The Real World with Modifications
Probably the best choice for fantasy novel writing newbies is to set your story in the real world and then layer in the fantasy elements you need to make your story engaging – magic, supernatural powers, monsters, creatures, otherworldly beings, and so on.
You also have to decide if your real-world setting is in the present time or some other time period. Choosing to set your fantasy novel in a different time also presents an array of challenges around making sure you get the details right of what life was like for people of a different time, whether past or future. The perfect way to help you do this is to read other well-crafted books set in the same period, whether fantasy or not. You’ll pick up on all kinds of details about the setting you can incorporate into your fantasy novel.
Setting is Critical to Your Fantasy Novel
Whichever route you decide to take, make no mistake that presenting a compelling story depends in large part upon presenting a well-crafted setting that is every bit as important as the characters in your story. Think about how rich and detailed the setting of Hogwarts School of Witchcraft and Wizardry is in the Harry Potter books.
When you think of Stephen King, what comes to mind are his many novels in the horror genre, but he also put together an incredible series of eight fantasy novels collectively referred to as The Dark Tower series. He created a whole new world (called All-World), the general feel of which is based on the American Old West, and then layers in a magical component. He also created elements of a unique language called “High Speech” in his fantasy world. And it’s a portal fantasy where in the main character, travels to different worlds through special doorways on his quest to reach The Dark Tower. Elements of the real world also come into play, indicating that the setting is an alternate or parallel universe and in the future. That’s a lot of details to work out, and it took him eight books to do it!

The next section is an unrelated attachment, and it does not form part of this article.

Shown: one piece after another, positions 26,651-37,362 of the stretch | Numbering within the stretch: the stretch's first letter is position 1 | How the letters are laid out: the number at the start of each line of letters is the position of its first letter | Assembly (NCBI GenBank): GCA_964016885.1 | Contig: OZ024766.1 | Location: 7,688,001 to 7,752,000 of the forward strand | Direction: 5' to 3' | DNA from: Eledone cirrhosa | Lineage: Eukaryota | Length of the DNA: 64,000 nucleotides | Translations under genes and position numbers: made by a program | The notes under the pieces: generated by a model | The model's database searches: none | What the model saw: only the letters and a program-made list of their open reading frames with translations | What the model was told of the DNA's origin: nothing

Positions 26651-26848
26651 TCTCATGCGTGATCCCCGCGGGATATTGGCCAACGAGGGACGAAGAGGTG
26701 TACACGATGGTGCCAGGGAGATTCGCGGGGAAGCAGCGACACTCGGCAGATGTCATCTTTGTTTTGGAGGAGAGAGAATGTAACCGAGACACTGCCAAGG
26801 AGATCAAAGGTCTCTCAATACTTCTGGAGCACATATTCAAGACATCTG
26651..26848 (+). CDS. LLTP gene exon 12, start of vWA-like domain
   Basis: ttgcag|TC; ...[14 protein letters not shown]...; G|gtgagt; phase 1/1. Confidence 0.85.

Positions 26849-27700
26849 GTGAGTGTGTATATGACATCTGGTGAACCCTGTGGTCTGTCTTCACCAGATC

If you go all-in on the worldbuilding route, keep in mind that you can easily get so wrapped up into building out the details of your world that you never actually write your fantasy novel! This has happened to many aspiring authors. Yes, the setting is as important as your characters and plot, but not more important! One suggestion to keep from getting lost and stuck in your fantasy world is to work out the broad strokes of it and then fill in the needed details as you write your story. Remember to keep a separate log of notes about your fantasy world as a reference you keep returning to for the sake of consistency.
When it comes to creating the setting for your first fantasy novel, your basic set of choices is fairly limited, but each one takes you down a very different path in terms of the amount of time and effort you’ll have to put in to make your setting both realistic and compelling. Choose wisely by taking on what you can handle while still making steady progress on writing your fantasy novel!